Surfboards conjure up an exciting picture. Brilliant sun, vast blue seas, toned, tanned bodies… the sheer thrill, and of the course the danger, of riding the waves, of conquering the ocean. You cannot get much sexier. Like all good things in life, surfing too has become a victim of commercialisation, the surfboard fighting to maintain its integrity. This is the premise of Surf Craft, Design and the Culture of Board Riding. Here author Richard Kenvin argues that the popularity of surfing has had a negative impact on this once handcrafted product.
Surfboards were traditionally made of wood and moulded by hand. The motifs, decorations, had cultural significance. That is until the 1960s when surfing became a multi-billion dollar industry when the boards became mass-production, no longer made of wood but synthetic and disposable materials.
Surfboards became moving billboards for the surfer and sponsor. It almost erased the old ritual of craftsmanship it entailed and so they began losing their real value.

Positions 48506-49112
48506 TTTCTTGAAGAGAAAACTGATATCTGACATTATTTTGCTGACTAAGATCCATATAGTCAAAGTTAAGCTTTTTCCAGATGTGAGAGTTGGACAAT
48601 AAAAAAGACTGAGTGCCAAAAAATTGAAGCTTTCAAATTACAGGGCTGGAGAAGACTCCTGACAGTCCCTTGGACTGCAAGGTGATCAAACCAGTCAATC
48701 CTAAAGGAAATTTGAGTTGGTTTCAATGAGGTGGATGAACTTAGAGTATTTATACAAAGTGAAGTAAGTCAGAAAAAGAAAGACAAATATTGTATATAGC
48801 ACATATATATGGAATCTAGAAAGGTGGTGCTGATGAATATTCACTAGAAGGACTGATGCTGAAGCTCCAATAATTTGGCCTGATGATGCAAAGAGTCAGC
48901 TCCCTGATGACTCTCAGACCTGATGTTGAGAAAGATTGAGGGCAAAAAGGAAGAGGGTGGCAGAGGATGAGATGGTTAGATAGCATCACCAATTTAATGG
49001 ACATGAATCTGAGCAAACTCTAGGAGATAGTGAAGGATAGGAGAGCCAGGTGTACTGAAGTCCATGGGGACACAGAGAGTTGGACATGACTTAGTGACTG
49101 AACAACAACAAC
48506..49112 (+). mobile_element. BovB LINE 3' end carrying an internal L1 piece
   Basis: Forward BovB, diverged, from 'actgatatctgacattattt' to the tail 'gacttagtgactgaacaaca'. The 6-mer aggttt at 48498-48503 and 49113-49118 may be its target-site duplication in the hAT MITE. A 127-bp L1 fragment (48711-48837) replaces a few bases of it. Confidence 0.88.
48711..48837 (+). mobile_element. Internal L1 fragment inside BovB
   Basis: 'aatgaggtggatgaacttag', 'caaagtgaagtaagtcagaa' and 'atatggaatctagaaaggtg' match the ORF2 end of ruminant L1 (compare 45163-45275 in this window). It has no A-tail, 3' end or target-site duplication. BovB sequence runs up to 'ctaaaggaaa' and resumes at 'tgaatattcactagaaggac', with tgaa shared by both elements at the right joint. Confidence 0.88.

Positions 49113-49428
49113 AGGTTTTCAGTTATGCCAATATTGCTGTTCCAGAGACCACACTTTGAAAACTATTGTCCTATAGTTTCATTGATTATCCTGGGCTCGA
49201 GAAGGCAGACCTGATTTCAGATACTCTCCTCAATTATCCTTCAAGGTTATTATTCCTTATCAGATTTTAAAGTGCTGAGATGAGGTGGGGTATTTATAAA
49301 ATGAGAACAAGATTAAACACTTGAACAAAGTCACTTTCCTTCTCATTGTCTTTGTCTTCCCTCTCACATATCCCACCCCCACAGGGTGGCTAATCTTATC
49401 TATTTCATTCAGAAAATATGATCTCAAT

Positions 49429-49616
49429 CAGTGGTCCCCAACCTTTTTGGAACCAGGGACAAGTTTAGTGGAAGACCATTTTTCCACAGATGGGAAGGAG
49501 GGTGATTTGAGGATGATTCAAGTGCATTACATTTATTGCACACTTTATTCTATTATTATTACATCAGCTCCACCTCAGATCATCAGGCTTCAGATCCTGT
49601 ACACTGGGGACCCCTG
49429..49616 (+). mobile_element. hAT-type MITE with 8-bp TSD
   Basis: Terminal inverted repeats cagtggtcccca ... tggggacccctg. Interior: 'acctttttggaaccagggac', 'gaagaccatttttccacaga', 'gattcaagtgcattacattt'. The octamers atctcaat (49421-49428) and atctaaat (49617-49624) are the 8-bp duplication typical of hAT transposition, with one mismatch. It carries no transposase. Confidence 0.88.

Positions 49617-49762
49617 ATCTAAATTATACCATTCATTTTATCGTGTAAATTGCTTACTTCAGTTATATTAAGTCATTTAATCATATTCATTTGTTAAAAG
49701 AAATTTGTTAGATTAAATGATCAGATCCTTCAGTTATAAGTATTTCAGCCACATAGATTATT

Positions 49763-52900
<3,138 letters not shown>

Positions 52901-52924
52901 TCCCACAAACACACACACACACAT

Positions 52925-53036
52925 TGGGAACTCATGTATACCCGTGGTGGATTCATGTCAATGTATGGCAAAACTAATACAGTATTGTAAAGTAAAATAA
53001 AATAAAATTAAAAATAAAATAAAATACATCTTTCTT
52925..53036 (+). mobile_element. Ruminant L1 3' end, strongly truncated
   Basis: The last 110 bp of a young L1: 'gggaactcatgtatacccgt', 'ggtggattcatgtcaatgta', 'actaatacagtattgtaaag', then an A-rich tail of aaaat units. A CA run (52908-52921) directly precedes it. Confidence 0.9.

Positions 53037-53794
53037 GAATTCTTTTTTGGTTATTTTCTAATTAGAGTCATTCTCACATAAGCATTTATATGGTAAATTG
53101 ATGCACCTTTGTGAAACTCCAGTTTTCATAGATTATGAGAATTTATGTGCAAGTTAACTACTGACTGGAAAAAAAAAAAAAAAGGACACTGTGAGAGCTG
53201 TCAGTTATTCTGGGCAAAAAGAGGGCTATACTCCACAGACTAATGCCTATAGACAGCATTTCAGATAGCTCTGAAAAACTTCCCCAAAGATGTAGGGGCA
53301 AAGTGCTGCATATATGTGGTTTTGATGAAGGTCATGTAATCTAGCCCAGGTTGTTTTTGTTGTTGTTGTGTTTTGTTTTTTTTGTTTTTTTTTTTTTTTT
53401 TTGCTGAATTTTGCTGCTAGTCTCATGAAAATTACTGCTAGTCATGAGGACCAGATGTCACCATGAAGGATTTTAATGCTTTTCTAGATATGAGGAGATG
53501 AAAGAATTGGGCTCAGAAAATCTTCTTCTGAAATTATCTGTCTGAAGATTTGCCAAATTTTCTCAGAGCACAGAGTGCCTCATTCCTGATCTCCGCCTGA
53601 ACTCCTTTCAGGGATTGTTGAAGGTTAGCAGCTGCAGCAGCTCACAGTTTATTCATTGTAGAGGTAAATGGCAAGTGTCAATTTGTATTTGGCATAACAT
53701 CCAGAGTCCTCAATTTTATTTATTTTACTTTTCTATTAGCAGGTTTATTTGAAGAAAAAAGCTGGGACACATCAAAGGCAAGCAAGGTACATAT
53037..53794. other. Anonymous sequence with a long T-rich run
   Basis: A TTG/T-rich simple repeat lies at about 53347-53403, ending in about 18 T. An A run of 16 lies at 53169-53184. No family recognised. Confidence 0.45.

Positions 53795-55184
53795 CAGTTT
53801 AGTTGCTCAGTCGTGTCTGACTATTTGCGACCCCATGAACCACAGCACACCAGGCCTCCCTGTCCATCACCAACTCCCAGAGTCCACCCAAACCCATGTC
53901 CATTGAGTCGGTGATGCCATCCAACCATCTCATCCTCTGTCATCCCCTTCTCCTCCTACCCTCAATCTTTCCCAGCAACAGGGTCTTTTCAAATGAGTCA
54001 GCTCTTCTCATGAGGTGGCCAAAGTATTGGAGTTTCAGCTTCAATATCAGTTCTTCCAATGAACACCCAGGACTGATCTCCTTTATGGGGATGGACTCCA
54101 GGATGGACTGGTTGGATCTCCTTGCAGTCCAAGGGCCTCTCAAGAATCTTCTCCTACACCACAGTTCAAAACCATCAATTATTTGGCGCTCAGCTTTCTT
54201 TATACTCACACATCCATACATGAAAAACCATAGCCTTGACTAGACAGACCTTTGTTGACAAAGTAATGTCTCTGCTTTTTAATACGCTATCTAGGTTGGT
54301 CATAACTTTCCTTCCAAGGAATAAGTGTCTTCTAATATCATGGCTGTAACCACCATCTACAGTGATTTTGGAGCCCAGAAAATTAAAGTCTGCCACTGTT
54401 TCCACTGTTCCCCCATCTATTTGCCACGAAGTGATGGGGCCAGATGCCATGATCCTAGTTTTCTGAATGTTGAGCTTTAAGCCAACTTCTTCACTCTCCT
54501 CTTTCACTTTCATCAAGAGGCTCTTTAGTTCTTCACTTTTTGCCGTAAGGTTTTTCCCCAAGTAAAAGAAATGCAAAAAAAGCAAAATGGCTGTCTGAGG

Surf Craft maps the evolution of the board, examining the history of its design and craft. From the ancient Hawaiian alaia, the traditional board of the common people, to the unadorned boards designed with mathematical precision, but also built by hand, by Bob Simmons, to the store-bought longboards popularised by the 1959 surf-exploitation movie Gidget.
Kenvin views surfboard design as an exemplary model of mingei, or art of the people, and the craft philosophy of Soetsu Yanagi. Yanagi believed that a design’s true beauty and purpose are revealed when it is put to its intended use. In its purest form, the craft of board building, along with the act of surfing itself, exemplifies mingei, he argues.
With straightforward vertical portrait photography by Ryan Field that treats the boards almost like framed painting and an engaging narrative, Surf Craft is an interesting read for even some of us who only dream of one day conquering the sea whilst gracefully balancing on preferably crafted wooden surfboards.
Surf Craft is published by MIT Press as part of the Mingei International Museum, San Diego
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